THE RECOGNITION of pulmonary arteriovenous fistula, once thought to be extremely rare, is now reported with increasing frequency. To date there have been at least 53 cases diagnosed, and in 33 of these operation has been performed.1 Since a pulmonary arteriovenous fistula is amenable to surgical cure, particularly if uncomplicated, the establishment of an early and correct diagnosis becomes important. A group of signs and symptoms has been built around the diagnosis of a pulmonary arteriovenous fistula. The clinician is alerted to this diagnosis whenever a patient, in the absence of congenital heart disease, presents himself with cyanosis, clubbing of the fingers and toes, and polycythemia. It is not sufficiently appreciated, however, that an arteriovenous fistula of the lung can present, at times, an entirely asymptomatic clinical picture. It may masquerade, for example, as a benign-appearing shadow in the pulmonary parenchyma detected only by chance roentgenograms. It is the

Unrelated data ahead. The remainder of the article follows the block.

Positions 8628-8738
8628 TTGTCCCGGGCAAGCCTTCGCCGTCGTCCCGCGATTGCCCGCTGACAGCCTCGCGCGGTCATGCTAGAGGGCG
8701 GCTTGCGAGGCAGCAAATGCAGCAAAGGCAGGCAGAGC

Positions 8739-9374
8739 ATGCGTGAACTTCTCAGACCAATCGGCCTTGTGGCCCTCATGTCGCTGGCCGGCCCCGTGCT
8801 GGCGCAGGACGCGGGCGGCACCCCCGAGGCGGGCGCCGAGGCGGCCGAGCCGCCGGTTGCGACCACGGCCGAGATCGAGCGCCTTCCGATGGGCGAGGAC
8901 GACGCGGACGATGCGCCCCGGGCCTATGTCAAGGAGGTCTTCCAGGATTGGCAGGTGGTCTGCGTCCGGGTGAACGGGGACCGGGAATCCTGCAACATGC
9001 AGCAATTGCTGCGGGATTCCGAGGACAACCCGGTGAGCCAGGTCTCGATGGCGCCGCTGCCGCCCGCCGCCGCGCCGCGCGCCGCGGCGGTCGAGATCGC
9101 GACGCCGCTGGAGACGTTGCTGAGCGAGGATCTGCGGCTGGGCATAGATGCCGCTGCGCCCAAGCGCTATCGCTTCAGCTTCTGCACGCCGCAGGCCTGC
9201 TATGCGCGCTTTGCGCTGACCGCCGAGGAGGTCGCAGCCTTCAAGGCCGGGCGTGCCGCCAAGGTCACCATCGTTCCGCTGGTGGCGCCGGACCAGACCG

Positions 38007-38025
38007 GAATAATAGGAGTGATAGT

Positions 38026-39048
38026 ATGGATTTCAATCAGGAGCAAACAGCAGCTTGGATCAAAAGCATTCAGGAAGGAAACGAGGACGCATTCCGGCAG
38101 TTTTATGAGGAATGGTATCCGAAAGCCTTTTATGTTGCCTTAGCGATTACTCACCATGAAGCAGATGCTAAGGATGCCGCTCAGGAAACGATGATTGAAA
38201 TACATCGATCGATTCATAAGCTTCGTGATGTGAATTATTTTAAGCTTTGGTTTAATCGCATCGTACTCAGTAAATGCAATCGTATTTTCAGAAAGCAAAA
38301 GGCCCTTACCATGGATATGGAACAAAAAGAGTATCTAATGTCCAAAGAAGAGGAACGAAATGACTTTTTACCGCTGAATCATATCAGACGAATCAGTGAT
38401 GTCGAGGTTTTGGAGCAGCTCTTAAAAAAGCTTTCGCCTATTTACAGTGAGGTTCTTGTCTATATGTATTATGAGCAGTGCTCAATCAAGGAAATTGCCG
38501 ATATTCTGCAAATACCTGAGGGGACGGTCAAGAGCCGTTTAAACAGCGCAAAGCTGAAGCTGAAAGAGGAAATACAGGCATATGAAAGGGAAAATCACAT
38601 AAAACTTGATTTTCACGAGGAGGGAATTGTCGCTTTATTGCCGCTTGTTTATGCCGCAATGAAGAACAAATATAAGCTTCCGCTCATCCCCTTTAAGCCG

TALBOT TJ, SILVERMAN JJ. ASYMPTOMATIC ARTERIOVENOUS FISTULA OF THE LUNG: Report of a Case with Surgical Cure. AMA Arch Intern Med. 1952;90(4):569–574. doi:10.1001/archinte.1952.00240100146010
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